nineteenthly, Aug 13 2008

       i found a link (with google) where they were using a process to make alcohol from the glycerin by-product of biodiesel production. apparantly, there is a surplus of it on the market.   

       as far as the methane production, i was just trying to squeeze as much out of the available materials as possible.   

       i also saw a plant where they were pumping their waste CO2 through algae tanks to scrub some of the carbon. then they would use the algae to make biodiesel.
copycat042, Aug 13 2008

       Yes, they also do that with combined heat and power plants and greenhouses, where they grow tomatoes.   

       I would currently pay just under six quid for a kilo of glycerine. This may not be the trade rate as i think the supply catalogue i just looked at is not, so it may be less. However, you have now motivated me to extract the glycerine from the soap i make and use it as a base for tinctures. It's not as good as ethanol but i wouldn't pay duty on it, which i have to do right now if i make an alcohol tincture. Interesting.   

       In a sense, the economics don't matter so much if all you're using to pay for it is your own labour, assuming you're underemployed like i am, and since you can get glycerine out of waste cooking oil, it would only cost as much as the energy, equipment and materials needed to extract it from soap, which i make from spent olive oil.
nineteenthly, Aug 13 2008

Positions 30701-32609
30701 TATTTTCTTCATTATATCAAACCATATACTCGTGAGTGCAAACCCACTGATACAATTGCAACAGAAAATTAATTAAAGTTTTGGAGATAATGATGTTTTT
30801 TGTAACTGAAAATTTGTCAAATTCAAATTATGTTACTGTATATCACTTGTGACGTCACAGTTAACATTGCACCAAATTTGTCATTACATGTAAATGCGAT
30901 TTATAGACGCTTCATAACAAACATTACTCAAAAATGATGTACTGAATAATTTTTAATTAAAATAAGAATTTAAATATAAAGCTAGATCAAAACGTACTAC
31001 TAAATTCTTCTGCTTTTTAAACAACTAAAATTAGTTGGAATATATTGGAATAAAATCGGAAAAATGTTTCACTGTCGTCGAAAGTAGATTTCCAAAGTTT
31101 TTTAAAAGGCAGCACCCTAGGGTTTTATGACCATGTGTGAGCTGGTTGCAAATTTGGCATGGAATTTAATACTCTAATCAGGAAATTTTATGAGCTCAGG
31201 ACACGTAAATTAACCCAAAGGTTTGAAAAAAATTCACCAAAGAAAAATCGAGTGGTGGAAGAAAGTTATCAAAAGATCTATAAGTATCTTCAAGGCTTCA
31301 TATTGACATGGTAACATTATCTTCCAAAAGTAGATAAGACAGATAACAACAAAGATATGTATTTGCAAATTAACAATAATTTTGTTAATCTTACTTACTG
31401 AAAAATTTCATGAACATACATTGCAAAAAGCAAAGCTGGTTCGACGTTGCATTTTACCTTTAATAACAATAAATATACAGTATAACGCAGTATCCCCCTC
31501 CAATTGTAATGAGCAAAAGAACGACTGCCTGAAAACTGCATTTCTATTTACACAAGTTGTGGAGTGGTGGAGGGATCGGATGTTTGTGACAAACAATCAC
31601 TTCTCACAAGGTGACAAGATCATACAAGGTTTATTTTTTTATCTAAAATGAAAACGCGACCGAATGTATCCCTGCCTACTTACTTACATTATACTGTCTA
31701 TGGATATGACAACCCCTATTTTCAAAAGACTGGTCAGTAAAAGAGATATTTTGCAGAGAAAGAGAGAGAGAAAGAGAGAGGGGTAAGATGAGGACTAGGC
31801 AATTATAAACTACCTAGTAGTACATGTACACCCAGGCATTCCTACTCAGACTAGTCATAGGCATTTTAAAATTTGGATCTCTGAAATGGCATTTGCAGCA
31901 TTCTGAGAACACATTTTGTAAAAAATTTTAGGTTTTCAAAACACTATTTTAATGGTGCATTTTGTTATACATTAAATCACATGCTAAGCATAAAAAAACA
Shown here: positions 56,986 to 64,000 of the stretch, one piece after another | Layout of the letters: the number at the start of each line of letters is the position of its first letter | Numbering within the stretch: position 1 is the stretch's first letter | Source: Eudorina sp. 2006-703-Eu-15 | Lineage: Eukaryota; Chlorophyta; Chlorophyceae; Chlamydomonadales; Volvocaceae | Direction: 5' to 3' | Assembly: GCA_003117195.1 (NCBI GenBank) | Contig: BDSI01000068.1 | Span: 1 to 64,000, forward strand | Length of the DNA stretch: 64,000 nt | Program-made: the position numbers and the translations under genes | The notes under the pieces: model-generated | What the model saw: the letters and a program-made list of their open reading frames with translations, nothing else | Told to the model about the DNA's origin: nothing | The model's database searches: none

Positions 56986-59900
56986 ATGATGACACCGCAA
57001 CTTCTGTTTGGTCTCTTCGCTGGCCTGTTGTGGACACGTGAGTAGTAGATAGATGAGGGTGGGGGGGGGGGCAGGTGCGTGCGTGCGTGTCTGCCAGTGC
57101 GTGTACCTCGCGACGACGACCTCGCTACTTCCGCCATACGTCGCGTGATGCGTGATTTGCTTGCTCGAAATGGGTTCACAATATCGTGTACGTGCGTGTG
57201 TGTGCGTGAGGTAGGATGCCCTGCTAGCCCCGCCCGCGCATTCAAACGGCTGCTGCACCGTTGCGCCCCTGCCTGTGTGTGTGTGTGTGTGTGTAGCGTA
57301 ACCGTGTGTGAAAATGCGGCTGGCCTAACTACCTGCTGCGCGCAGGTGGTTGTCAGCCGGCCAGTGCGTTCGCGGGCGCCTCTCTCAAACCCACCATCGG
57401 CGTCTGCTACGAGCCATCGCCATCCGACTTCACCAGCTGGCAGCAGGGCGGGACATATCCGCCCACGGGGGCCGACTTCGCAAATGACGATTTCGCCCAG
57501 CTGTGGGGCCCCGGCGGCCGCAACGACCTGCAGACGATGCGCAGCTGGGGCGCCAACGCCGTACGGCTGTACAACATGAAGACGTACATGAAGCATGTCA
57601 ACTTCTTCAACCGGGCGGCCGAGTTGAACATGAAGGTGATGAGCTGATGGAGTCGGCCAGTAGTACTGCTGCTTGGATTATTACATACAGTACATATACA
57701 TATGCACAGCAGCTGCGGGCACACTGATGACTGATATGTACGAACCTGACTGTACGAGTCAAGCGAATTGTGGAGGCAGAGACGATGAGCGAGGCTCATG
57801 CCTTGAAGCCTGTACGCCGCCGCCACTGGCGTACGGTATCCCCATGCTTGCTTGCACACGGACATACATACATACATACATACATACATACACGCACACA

As an economy, these things are already as efficient as possible. Waste products are sold for the highest possible price or dumped.
Voice, Aug 14 2008

       New uses for waste products can be found. This would potentially raise their price. Dumping doesn't necessarily mean it's lost because it's possible to rummage through bins and use, for example, the discarded wood, clothes and food you find. There's also the issue of use value versus exchange value. Dumping raises prices by creating scarcity. Just look round the back of any supermarket. Sell by dates have more than one purpose. The fruit out there could be fermented and distilled to make ethanol, then decomposed further to make ethanoic acid, for example.   

       There is a financial difference for me between having to buy vodka at six quid for three quarters of a litre and deriving glycerine from spent cooking oil effectively for free (i.e. i've already roasted with it).   

       There's a legal requirement to dispose of large quantities of cooking oil from restaurants and fast food places. These establishments will pay to have it taken away. People will then also pay you for biodiesel and you can also get free energy from it. This is a good thing for the people who can do it.   

       If i fish a few planks of wood out of a skip and proceed to burn it in the fireplace, this is also free energy.
nineteenthly, Aug 14 2008

       Thats my point, nineteenthly, When such products exist in a diverse economy someone will see the opportunity and take advantage of it. When a whole project chain is being taken advantage of by a single organization it is known as a "verticle monopoly."
Voice, Aug 15 2008